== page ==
Today is Independence Day here in the United States - a day of reflection and fireworks. It's the day that everyone here but I broke free of Britain to "live free or die." (I still work for a UK-based company, so I'm John Powell's indentured servant. :-) In 10 days, we'll also celebrate France's Bastille Day (when the cry of "Liberte! Egalite! Fraternite!" echoed beyond La Belle France, shown in this wonderful Delacroix painting.)
So it seems appropriate to reflect on how open source provides basic freedoms to IT departments and developers worldwide. I experienced this firsthand this morning on conference call with my team and a partner company, both in Europe. (No, they didn't seem to care that it was a US holiday.) A call that would have taken days or months to determine licensing rights to our software took...10 minutes. Frankly, had Alfresco not undergone some licensing changes in the past the call never even would have happened.
Open source licensing enables companies to collaborate without involving attorneys, business development teams, etc. You grok the license, you take the code, you abide by the license. That's it. Highly efficient.
And free. Free as in freedom. Freedom that makes a big difference to end customers and to partners alike.
This message strikes home particularly well in the public sector, e.g., government. Consider this quote from a recent paper entitled "Open-Source Collaboration in the Public Sector: The Need for Leadership and Value":
The "open-source" movement in information technology is largely based on the innovative licensing schemes that encourage collaboration and sharing and promise reduced cost of ownership, customizable software and the ability to extract data in a usable format. Government organizations are becoming increasingly intolerant of the forced migrations (upgrades) and closed data standards (or incompatible data standards) that typically come with the use of proprietary software. To combat the problems of interoperability and cost, governments around the globe are beginning to consider, and in some cases, even require the use of open-source software.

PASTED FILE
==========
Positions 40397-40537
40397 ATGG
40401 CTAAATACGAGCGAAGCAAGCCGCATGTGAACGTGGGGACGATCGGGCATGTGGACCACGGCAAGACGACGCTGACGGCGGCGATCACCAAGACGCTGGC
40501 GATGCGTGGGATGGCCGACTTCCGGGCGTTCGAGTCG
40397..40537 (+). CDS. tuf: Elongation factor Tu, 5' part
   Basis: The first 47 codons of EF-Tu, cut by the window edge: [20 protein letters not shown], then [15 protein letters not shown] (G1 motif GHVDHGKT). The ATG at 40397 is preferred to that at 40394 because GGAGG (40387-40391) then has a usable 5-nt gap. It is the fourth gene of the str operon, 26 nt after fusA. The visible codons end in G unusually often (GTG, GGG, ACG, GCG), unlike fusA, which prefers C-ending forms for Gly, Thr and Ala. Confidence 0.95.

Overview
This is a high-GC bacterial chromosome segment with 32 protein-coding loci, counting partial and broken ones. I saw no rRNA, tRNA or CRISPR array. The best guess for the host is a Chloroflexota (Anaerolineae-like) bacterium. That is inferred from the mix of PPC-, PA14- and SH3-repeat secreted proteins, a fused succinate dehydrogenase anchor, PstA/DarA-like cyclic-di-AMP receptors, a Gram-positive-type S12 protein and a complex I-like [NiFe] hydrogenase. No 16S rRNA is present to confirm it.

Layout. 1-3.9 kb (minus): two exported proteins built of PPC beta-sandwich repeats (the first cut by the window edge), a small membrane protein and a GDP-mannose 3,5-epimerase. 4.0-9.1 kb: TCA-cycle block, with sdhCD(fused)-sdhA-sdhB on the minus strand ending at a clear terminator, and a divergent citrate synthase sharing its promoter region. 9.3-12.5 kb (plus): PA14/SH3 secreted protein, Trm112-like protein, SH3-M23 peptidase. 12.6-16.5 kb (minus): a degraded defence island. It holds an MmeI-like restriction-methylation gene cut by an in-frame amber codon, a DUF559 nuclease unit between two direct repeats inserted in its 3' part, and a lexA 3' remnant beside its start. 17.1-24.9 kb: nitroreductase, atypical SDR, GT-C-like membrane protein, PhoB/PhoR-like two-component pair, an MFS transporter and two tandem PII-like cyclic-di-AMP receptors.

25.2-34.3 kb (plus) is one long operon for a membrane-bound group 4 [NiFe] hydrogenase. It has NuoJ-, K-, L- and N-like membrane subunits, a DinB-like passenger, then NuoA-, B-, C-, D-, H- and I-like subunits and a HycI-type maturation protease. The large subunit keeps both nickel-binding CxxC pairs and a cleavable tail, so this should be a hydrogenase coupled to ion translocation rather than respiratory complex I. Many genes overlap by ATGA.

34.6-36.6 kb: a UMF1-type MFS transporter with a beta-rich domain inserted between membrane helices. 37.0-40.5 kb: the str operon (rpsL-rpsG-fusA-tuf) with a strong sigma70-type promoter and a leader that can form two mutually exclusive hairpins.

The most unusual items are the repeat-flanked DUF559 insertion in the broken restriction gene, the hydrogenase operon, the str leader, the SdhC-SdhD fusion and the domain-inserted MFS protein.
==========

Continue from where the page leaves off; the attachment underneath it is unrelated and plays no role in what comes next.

Why? Because of freedom. Savio rightly challenges the notion that open source automatically means open standards, and suggests that many that are looking for open source are really seeking open standards. Unfortunately for the argument, open standards do tend to follow open source and, regardless, any open source software is almost de facto open standards, as well, because even where it's not a standard (in terms of broad adoption), it's still open (so, a standard in terms of anyone being able to use it and deploy it without lock-in).
Governments and other organizations are tired of waiting for vendors to finish their parlor games around standards, and have discovered that open source is a great shortcut to largely the same effect: freedom.
And so, on this day when the United States reflects on the costs and benefits of its freedoms, I invite you to do the same as regards the code you buy and deploy. You can choose to use open source software and thereby maintain your freedom to make other choices. Or you can lock yourself into a vendor. That can be a good thing or a bad thing. The problem is, you don't get to choose which it is. The vendor does.